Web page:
High Court: Man who bought a house for his parents in 1996 loses application to throw out his sister’s challenge to 2013 conveyance
A man who entered into an agreement with his parents in 1996 wherein he purchased a house for them through a tenant scheme, has lost his application to strike out proceedings brought against him by his sister. The man’s sister is seeking to set aside the conveyance of the house to him in 2013 on grounds of undue influence and/or duress. Refusing the application, Mr Justice Garrett Simons said the case could not be decided on the basis of documentation submitted to the court and that the high threshold for striking out proceedings had not been reached.
In December 2014, Jean Connors, as the Administrator of her mother’s estate, brought proceedings to set aside the voluntary conveyance of the house owned by her mother to her brother, Daniel Kinsella, on 7 August 2013.
The proceedings were predicated on allegations of undue influence and/or duress on the part of Mr Kinsella and the professional negligence of the Tarrant and Tarrant Solicitors who acted on behalf of both parties to the voluntary conveyance.
The allegation against Tarrant and Tarrant was that the firm acted for both the transferor and transferee in the impugned transaction; and that this gave rise to a conflict of interest. Although not expressly pleaded, the implication was that this alleged conflict of interest vitiated the transfer of the house.
Mr Justice Simons noted that Mr Kinsella averred that Tarrant and Tarrant acted only on his behalf in the impugned transaction, and that his late mother had independent legal advice from another firm of solicitors.
Application to strike out the proceedings
In the High Court, Mr Kinsella made an application to strike out proceedings as frivolous and vexatious and/or as an abuse of process.
On behalf of Mr Kinsella, it was accepted that the threshold to strike out proceedings was a high one, but that this was a “documents case” the resolution of the which would, to a large extent, turn on the legal effect of a written agreement entered into between certain of the family members on 26 March 1996. Reliance was therefore placed on the principle that the court is entitled to exercise its jurisdiction to strike out proceedings where the legal rights and obligations of the parties are governed by documents. It was also argued that no case of undue influence had been properly pleaded.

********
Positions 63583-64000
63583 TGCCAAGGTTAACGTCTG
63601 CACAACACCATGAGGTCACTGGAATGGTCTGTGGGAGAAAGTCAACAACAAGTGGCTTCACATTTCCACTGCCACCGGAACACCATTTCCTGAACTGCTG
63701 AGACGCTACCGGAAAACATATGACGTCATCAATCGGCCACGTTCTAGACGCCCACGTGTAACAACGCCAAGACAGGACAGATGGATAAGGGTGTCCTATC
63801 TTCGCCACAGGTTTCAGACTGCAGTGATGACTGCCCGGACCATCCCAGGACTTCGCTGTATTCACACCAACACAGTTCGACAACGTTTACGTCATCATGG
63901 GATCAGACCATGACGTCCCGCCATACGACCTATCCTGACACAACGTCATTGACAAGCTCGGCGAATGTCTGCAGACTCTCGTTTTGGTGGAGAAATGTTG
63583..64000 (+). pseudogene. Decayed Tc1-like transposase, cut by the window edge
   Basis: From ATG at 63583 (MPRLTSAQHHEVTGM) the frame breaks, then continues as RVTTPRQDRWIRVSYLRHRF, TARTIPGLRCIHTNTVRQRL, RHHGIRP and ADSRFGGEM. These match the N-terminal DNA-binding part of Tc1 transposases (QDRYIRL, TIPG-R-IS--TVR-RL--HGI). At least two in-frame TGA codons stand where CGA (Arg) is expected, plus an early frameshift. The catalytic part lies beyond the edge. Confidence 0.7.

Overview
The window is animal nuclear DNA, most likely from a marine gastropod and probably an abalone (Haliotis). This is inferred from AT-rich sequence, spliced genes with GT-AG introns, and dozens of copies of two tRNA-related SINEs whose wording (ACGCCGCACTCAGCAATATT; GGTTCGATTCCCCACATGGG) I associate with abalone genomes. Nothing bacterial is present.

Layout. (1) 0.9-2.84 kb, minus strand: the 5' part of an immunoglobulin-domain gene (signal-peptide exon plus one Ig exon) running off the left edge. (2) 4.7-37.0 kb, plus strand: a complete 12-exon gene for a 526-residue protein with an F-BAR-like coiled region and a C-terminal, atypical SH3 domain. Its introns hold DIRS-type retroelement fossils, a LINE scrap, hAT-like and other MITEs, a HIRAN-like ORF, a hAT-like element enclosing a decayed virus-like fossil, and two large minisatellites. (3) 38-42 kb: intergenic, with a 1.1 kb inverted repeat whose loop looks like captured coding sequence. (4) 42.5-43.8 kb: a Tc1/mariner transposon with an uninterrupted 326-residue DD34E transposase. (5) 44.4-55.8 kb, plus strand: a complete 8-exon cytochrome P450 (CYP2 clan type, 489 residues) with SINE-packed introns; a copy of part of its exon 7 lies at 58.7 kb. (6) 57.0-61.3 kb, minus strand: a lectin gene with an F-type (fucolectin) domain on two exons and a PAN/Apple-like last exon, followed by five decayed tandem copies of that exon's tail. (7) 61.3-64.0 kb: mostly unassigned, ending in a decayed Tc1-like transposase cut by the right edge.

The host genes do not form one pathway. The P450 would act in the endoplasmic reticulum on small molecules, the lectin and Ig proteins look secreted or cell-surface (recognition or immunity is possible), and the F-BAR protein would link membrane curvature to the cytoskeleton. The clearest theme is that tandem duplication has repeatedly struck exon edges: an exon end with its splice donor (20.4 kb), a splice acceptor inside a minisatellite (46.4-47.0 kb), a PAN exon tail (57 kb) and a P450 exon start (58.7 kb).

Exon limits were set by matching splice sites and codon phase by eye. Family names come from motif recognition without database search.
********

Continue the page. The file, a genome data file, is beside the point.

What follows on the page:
On behalf of Ms Connors, it was submitted that the written agreement of 26 March 1996 was ambiguous, and the case could only be resolved by way of oral evidence – particularly cross-examination.
The 1996 Agreement
The agreement of 26 March 1996 signed by the late Mr and Mrs Kinsella, Daniel Kinsella, and other members of the family, stated:
“I, Daniel Kinsella, born the 26th day of October 1965, am buying the house and property at 10 Casement Park, Bray, Co. Wicklow, Ireland, on behalf of my parents. The reason being is this is a tenant scheme purchase program and since the house is in my father’s name it doesn’t legally give me the right to purchase the property in my name. This is considered a present to my parents. I am buying the property for myself, but in my parents name, who have lifetime tenancy. This agreement cannot be overwritten by anyone’s will”.
The agreement also included seven terms which were set out in Mr Justice Simon’s judgment.
Mr Justice Simons addressed the case with reference to the jurisdiction to strike out and/or dismiss proceedings pursuant to (i) Order 19 of the Rules of the Superior Courts, and (ii) the court’s inherent jurisdiction
Mr Justice Simons explained that an application under the Rules of the Superior Courts is designed to deal with circumstances where the case as pleaded does not disclose any cause of action. In the present case, due to the wording of the statement of claim, there was some confusion as to whether Ms Connors was solely pursuing a professional negligence case against the firm of solicitors.
Mr Justice Simons was satisfied that, from the totality of the pleadings and the replies to particulars, it was clear that a case of inter alia undue influence was being pursued against Mr Kinsella. As such, Mr Justice Simons said he would allow Ms Connors to issue a motion seeking leave to amend pursuant to Order 28, rule 1 of the Rules of the Superior Courts within four weeks of the date of this judgment.
Considering the court’s inherent jurisdiction, Mr Justice Simons said the case could not be characterised as a documents case. He said there were significant factual disputes between the parties, and that it was simply not possible to resolve the proceedings at this stage in advance of a full hearing and cross-examination of witnesses.
Mr Justice Simons said the dispute was between family members, and documentation was limited. Furthermore, “unlike a commercial dispute, it cannot be assumed that the documentation will be exhaustive of the dealings between the parties”.
Concluding that the high threshold for striking out proceedings had not been reached in this case, Mr Justice Simons refused the application.
- by Seosamh Gráinséir for Irish Legal News
© Irish Legal News Ltd 2019